The executive needs to mandate an element of creativity and innovation to the middle managers, and put in the performance evaluation as well, but also have a back cover in case they fail.”

It’s okay, it’s not the end of the world, right? You’re going to learn something, and next time you’re going to learn how to do it better, and that’s actually could be a nice way of learning things.

Jim Berry:

They don’t necessarily have KPIs for measuring innovation.

Omar Hatamleh:

Well, the thing, Jim, is sometimes innovation could be something instantaneous or sometimes take years. That’s one of the prevailing things about innovation. Sometimes you invest and you do things and projects, and the results won’t materialise and show up for years from now. So that’s why sometimes people say, “Well, I’m investing this, where are the results?”, and it’s two results, sometimes you see something short-term but most of the things, it takes a long time, like changing the culture. Changing the culture is a very complicated thing. It takes a long, long time, and you start little by little, make an example showing people the value, and eventually, you’ll definitely make a difference, but it’s not something that’s done in a short term. It’s definitely time-consuming.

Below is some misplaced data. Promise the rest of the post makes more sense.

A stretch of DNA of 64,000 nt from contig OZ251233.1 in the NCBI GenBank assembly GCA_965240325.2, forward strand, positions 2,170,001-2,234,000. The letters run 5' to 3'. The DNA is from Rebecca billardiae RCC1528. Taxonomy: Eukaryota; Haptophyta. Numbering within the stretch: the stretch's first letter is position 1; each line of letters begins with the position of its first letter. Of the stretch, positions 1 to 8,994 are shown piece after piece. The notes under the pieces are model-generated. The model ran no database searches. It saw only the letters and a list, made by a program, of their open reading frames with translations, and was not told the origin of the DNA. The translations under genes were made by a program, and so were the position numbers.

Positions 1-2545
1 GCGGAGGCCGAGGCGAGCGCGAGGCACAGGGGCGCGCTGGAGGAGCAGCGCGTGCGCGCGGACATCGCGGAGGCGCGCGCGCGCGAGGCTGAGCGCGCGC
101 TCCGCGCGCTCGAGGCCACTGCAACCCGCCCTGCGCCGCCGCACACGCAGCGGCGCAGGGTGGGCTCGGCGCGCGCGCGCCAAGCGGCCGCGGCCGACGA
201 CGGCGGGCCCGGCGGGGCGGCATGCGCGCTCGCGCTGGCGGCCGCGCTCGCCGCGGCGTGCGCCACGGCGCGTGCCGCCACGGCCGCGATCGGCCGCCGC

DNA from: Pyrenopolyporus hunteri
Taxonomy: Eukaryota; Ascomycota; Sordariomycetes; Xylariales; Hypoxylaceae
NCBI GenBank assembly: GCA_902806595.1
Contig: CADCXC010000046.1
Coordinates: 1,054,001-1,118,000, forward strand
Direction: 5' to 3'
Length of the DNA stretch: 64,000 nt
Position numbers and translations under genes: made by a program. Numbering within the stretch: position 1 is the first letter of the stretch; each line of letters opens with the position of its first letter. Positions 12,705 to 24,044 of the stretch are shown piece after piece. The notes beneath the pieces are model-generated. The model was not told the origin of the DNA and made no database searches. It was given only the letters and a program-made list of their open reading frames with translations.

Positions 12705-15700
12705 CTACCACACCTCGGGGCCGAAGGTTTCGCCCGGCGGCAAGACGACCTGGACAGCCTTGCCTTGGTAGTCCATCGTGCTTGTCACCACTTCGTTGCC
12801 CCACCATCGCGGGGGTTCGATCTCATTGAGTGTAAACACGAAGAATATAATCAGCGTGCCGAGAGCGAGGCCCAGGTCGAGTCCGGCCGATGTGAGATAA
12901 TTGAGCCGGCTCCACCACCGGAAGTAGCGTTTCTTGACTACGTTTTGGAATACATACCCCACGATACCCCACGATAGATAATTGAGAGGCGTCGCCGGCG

Jim Berry:

Well, that’s some useful insights and advice. Thanks a lot for speaking with us today.

Omar Hatamleh:

Absolutely, thank you.


Omar Hatamleh on driving the value of innovation in the organisation
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Omar Hatamleh Former Executive Director of the International Space Studies Program
Joining us from Houston with a technical overview of Open Innovation techniques and lessons, Omar was the former Chief Innovation Officer, Engineering... More